Animal & Veterinary
Consent Decree Entered in Animal Drug GMP Case
November 13, 1998
On October 20, 1998, the U.S District Court for the Central District of California incorporated into an order the entry of a Consent Decree for Permanent Injunction between the United States, Anthony Products Company, doing business as Anpro Pharmaceuticals, and its president, James Viscio. Anthony Products is an animal drug manufacturer that has a long history of violating current good manufacturing practice for finished pharmaceuticals (GMPs; 21 C.F.R 211) regulations.
Under the Consent Decree, the firm and its president are permanently restrained and enjoined from manufacturing, processing, packaging, labeling, testing, holding, and distributing any drugs at their establishment in El Monte, California until the methods, facilities, and controls used there are in compliance with current GMP regulations. Also, within 90 days of the entry of this decree, Anthony Products must select a person(s) qualified to make inspections of facilities where their drugs are manufactured, processed, packaged, labeled, tested, or held. That person(s) must inspect the defendant's facilities located in Irwindale and Arcadia, CA, and determine whether the facilities are in conformity with GMP requirements. All GMP deviations must be corrected within that 90-day period.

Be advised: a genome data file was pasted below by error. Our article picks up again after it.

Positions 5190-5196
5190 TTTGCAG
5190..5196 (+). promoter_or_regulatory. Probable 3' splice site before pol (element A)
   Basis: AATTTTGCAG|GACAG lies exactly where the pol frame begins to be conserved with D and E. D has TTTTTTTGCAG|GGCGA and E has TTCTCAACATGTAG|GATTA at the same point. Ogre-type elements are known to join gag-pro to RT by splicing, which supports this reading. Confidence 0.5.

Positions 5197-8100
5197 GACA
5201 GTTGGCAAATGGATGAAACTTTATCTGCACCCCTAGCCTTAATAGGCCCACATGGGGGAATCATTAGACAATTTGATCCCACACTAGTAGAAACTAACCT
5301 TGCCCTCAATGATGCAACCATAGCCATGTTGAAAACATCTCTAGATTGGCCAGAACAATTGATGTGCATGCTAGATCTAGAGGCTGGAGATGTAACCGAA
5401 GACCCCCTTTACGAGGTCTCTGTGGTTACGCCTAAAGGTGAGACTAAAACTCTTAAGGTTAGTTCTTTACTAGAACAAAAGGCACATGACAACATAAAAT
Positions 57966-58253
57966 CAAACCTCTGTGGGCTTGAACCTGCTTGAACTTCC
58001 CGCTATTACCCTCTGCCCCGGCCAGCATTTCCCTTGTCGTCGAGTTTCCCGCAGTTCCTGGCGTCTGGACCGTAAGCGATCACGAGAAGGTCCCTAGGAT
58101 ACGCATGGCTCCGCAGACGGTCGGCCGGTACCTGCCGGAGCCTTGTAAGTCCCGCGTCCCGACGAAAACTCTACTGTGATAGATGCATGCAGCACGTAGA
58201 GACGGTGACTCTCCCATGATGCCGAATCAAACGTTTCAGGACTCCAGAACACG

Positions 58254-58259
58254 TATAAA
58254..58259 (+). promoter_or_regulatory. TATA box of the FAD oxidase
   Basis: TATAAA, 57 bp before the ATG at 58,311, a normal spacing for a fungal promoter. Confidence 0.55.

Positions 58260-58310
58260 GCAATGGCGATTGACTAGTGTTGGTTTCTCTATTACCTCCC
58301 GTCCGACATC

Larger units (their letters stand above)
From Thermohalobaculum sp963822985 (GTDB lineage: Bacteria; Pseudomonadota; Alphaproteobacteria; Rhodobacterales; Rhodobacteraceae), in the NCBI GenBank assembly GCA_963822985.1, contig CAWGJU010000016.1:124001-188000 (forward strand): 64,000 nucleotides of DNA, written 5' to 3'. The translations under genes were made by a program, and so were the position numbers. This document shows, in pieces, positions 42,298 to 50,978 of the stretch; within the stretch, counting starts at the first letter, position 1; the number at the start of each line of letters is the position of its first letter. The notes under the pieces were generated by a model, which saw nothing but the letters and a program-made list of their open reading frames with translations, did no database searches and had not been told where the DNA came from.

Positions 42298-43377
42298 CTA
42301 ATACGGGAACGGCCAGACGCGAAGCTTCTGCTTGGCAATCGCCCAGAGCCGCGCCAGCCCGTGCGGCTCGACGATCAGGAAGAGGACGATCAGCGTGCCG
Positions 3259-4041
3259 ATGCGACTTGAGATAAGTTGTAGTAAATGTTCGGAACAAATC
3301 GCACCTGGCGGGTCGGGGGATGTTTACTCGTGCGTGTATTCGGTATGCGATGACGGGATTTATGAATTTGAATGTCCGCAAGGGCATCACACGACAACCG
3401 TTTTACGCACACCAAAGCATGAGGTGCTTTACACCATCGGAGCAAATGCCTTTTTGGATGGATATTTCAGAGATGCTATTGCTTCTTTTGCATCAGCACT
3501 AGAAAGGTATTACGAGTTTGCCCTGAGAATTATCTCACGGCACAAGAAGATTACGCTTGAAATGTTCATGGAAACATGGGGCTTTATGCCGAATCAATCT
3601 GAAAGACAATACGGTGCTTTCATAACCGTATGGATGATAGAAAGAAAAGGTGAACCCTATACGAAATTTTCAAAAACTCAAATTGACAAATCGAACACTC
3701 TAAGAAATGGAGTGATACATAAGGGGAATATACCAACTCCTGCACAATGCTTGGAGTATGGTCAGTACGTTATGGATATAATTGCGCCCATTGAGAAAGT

If the defendants fail to comply with these requirements within 90 days, they are required to immediately: 1) recall, at their expense, any drug found to violate the Federal Food, Drug, and Cosmetic Act or the requirements of the Consent Decree, and 2) halt all manufacturing, processing, packaging, labeling, testing, and distribution of all drugs or component parts, unless FDA provides written authorization to resume their operations. Failure to comply with the terms of the decree may also result in civil or criminal penalties.
FDA’s Los Angeles District Office conducted the investigation which lead to this Consent Decree. CVM’s Division of Compliance, FDA’s Office of the Chief Counsel, and the U.S. Department of Justice’s Office of Consumer Litigation were in charge of the case processing and approval.